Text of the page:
American helicopters and killed a number of American servicemen. And
after that the U.S. got discouraged and basically pulled out tens of
thousands of troops. That intervention was considered a failure.
Since then, the U.N. has been involved to a lesser degree in trying to
help the Somalis stand up a government but none of it has really worked.
And now there's a new dynamic and that is that a lot of people worry
that even if this government in Somalia, even if it's not very good,
it's better than the alternative, which is a Somalia that is totally
ruled by the Shabab. However, people are beginning to challenge that
convention wisdom and this new theory has emerged in the last couple
months called constructive disengagement.
And some people are saying that it's time for the international
community to disengage from Somalia, that all their interference, all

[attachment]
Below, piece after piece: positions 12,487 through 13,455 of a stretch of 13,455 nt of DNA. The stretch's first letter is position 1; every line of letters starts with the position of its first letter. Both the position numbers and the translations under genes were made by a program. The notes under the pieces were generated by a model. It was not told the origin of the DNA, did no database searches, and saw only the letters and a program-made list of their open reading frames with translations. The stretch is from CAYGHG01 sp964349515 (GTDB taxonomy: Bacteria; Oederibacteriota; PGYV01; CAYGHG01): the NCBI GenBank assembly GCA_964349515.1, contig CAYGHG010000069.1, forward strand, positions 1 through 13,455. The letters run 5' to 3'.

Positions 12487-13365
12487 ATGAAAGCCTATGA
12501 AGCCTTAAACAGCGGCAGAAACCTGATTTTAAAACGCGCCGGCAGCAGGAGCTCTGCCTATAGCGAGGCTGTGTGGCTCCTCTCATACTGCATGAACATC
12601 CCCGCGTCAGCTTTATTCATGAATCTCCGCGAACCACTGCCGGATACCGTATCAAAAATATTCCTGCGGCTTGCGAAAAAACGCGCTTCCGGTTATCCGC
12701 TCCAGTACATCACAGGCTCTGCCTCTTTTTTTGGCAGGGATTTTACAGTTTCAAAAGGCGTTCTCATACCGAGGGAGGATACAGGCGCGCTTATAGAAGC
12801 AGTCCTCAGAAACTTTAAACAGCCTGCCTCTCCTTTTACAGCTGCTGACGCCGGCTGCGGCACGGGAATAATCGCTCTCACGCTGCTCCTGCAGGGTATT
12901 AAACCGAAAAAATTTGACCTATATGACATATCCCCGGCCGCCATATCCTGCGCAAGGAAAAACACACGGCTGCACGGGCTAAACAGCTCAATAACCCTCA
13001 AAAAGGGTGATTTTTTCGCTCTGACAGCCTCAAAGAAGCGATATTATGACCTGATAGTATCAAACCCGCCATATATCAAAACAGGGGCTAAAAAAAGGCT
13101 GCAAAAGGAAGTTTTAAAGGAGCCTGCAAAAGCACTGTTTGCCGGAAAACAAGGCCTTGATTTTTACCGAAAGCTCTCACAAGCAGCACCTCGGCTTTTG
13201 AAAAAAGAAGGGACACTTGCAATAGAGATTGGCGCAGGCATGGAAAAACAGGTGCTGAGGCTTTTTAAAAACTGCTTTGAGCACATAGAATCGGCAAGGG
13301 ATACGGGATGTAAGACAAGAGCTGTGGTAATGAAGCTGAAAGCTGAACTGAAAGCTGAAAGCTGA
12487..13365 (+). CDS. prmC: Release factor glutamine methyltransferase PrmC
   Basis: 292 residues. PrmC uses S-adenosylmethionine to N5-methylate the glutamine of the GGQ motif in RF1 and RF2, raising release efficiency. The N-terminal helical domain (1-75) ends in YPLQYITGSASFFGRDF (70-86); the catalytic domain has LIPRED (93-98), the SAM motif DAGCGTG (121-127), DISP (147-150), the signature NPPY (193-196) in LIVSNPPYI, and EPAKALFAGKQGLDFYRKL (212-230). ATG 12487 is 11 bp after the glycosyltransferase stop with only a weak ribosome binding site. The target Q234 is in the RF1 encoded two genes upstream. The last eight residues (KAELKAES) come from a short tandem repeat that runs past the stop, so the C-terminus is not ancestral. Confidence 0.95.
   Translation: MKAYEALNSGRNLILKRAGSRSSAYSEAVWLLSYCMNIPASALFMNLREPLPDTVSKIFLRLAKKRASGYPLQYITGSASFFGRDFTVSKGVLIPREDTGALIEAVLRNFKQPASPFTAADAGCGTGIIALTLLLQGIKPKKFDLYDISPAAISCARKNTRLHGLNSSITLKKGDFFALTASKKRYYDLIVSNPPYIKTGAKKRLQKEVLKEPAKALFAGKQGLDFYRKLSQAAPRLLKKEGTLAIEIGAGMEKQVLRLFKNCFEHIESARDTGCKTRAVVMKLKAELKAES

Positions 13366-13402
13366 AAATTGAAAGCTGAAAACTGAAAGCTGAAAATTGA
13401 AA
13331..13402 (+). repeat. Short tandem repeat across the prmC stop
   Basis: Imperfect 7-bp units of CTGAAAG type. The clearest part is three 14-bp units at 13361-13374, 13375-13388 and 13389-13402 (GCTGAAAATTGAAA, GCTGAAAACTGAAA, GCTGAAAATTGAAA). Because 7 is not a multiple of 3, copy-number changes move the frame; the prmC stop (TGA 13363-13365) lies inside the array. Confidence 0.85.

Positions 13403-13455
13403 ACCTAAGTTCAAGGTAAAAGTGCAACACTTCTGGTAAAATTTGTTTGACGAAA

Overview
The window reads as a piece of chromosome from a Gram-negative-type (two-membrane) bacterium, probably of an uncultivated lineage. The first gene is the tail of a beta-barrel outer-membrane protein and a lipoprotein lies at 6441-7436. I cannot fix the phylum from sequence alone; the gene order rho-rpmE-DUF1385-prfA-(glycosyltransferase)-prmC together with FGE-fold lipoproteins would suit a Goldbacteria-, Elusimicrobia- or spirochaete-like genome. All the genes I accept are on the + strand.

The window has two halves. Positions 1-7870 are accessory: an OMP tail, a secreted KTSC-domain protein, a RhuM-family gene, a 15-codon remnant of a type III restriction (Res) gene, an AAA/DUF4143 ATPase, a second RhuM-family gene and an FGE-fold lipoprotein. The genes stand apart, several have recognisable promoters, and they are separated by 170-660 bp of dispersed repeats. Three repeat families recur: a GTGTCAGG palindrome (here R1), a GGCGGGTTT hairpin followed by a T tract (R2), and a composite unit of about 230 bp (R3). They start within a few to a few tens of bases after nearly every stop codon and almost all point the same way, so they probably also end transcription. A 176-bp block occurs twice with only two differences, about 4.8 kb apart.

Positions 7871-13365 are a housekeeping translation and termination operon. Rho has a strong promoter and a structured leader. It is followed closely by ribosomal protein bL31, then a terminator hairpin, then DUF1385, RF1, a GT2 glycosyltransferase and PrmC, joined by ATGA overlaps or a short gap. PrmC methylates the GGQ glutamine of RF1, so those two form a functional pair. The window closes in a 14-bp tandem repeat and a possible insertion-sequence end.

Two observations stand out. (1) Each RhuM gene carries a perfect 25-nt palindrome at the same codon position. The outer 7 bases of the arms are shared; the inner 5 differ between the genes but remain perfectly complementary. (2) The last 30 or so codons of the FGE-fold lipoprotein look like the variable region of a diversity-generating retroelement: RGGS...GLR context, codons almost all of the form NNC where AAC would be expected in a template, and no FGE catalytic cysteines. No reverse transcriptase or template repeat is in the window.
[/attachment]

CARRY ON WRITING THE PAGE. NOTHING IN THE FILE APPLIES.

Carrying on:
it's really done is made things worse. It's further radicalized the
population. It's given a cause to some of these rebel groups that really
didnât have a cause. So some people say maybe itâs better for the
Somalis just to fight it out among themselves. And yes, it will be
bloody and it will get worse in the short-term, but maybe in the long-
term that's the only way to have a real durable reconciliation.
GROSS: Does it look like the international community is headed toward
that constructive disengagement?
Mr. GETTLEMAN: I donât think people are ready to call it quits yet. But
as the days go on, when this government really doesnât do much, they're
still holed-up in this hilltop palace in central Mogadishu and trying to
fight it out in these neighborhoods around there. They control very
little territory. They donât deliver any services. Theyâve been totally
paralyzed in the last couple months by infighting for this post or that
post. And these positions are more or less meaningless because the
government really doesnât do much.
So I think we're in a discouraging phase of support for the government
but we're not quite at the point yet where people are ready to totally
GROSS: If youâre just joining us, my guest is Jeffrey Gettleman. He's
the East Africa bureau chief for The New York Times and is on a brief
trip to the United States. Jeffrey, let's take a short break here and